CALGARY, AB -- Brad Treliving isn't looking for any favours or dispensations.
Not advocating Johnny Gaudreau, or anyone else for that matter, be regarded, treated, like a priceless piece of Dresden china.
He's not a museum piece to be put behind bullet- (or slash)-proof glass.
No Off Limits! or Do Not Touch! signs need be hung around his neck during games.
But multiple chops to the hand area severe enough to result in a busted digit cannot simply be shuffled under the carpet, blithely dismissed in old-school vernacular as 'just part of the game.'
There was intent. And there is outcome.
A bad outcome if you're Brad Treliving, Glen Gulutzan, anyone connected to or supporting of the Calgary Flames.
"No. 1,'' began the Flames' clearly frustrated general manager, addressing the broken finger that has cost his team -- a group reliant on the singular gifts of No. 13 as it endeavours to find footing here early in a season of change -- one of its star attractions for weeks on end, "he's a top player. Attention gets paid to them. That's part of the job.
Video: Treliving gives injury update for Johnny Gaudreau
"Not unlike when we prepare for top players.
"The frustration from my standpoint was: This wasn't just a single act. If you look at the game in Minnesota the other night … there's rules in the rule book for when you get whacked, like he's getting whacked. We think there could've been a call made.
"This isn't moaning and groaning. Top players learn to deal with, play around and play through some of this. But when you strike a guy in the hand, there's a penalty for it.
"We've got a lot of rules in the book. And one of them is slashing. We think some of the things Johnny's played through and had to deal with … there are calls there."
Gaudreau's hands, the of his effectiveness, were targeted all night long at the Xcel Energy Centre on Wednesday. Minnesota Wild D-man Ryan Suter got in his cuts. So, most damagingly, did centre Eric Staal.
A Staal scythe sent Gaudreau scurrying into the dressing room for a final time.
Without punishment, there is no deterrent.
"It was the Staal slash,'' Treliving confirmed of the whack that caused the breakage. "(Gaudreau) actually got hit earlier. If you saw the game and you see him leave, he got a whack on the other hand. He got a blood blister and they drained that. The last one was on the other hand. He got 'em on both."
Perhaps it was the unpunished frequency of the creative stickwork.
"When you have a good player, there's tactics Whether you put more men on him, be physical, try and take away space. All the things we know talk about.
"But when you chop a guy in the hand, there's a rule that says: You can't do that.
"Are we naive? Do we probably chop good players? Yep. Whack them, too. The frustration turns into when that turns into a player being out now an extended period of time.
Video: Gaudreau will undergo surgery after finger fracture
"And this wasn't the first one.
"This wasn't a unicorn that happened in the middle of the period.
"By our count, there's 11 chops on the guy. So, okay, two, three, four, I get it. Maybe at nine, you dial in a bit.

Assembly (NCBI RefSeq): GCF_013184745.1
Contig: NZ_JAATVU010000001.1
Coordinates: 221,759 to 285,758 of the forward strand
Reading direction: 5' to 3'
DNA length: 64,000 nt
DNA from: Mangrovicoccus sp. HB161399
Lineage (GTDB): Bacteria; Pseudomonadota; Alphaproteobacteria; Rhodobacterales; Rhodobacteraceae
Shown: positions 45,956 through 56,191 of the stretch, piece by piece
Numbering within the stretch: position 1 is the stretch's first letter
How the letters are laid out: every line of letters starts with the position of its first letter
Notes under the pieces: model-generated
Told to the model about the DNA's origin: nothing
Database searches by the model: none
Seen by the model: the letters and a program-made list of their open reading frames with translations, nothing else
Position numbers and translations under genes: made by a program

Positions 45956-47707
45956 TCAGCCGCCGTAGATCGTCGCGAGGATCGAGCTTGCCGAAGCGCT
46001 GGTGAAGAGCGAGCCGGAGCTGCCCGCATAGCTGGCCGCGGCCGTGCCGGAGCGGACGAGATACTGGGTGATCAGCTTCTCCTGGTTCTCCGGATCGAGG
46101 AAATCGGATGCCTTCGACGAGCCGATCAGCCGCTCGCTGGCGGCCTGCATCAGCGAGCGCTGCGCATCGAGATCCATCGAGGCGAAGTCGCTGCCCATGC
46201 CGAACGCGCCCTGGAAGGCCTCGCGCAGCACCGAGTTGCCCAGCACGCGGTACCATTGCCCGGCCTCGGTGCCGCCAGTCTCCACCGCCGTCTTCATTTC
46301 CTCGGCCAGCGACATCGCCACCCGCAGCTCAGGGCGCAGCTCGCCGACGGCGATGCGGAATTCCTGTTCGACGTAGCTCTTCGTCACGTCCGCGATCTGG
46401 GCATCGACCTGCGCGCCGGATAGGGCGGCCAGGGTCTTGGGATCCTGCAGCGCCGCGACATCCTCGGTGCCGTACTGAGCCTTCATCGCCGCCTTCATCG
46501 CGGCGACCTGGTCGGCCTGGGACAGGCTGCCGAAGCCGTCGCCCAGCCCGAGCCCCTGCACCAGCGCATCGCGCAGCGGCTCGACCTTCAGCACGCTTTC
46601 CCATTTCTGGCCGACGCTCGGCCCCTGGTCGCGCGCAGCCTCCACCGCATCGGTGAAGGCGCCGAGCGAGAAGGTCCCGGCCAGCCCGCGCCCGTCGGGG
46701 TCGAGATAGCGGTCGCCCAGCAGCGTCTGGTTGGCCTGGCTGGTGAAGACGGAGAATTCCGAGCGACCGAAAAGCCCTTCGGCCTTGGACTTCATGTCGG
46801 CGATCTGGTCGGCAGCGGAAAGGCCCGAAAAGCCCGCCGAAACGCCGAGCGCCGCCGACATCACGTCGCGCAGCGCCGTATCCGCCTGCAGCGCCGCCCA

"But this is difficult. These aren't baseball swings. It's … hard. And we get it. But it's also hard losing a good player for a long time."
Needless to add, the GM and the league's director of officiating Stephen Walkom have been burning up the phone lines the last day or so.
"I talked to Stephen at length the last few days,'' said Treliving. "Listen, this is a difficult job. We're not throwing any arrows at officials. And it's not us just trying to look after our own tent here.
"There are rules in the game. And we feel this was a situation that … I'm not going to say can be avoided because you can never avoid them."
This isn't whining. Or wingeing. Or gamesmanship.
Any of the NHL's other 20 member clubs would be just as exasperated if their star player had received the same treatment and they'd suffered the same outcome.
By all accounts, Gaudreau's surgery in Vancouver went well, even if the return timetable remains hazy.
That's positive news but hardly enough to elicit a smile from a concerned, but under control, Brad Treliving.
"It's never good,'' he sighed. "I certainly didn't wake up and go: "Well, this is … perfect.'
"The grieving stage is real short. We've got games to play. We've got points to find. It's next-man-up here. We don't have time to feel sorry for ourselves. This group has to come together.
"This is a fact of life in the league. Everybody goes through injuries.'
"You have to deal with it. You can call it all the cliches you want but it's reality. You need a little bit more from everybody else.
"I remember a couple years ago we lost Mark. My comment then was: You're not going to go out and replace Giordano.
"There was no Giordano tree. This is no Johnny Gaudreau tree. What you need is people putting a little more into it, get a little more from your group individually and find ways to dig in.
"And that's the recipe."
A recipe that the Flames can only hope happens to be a specialty of the Glen Gulutzan Cookbook.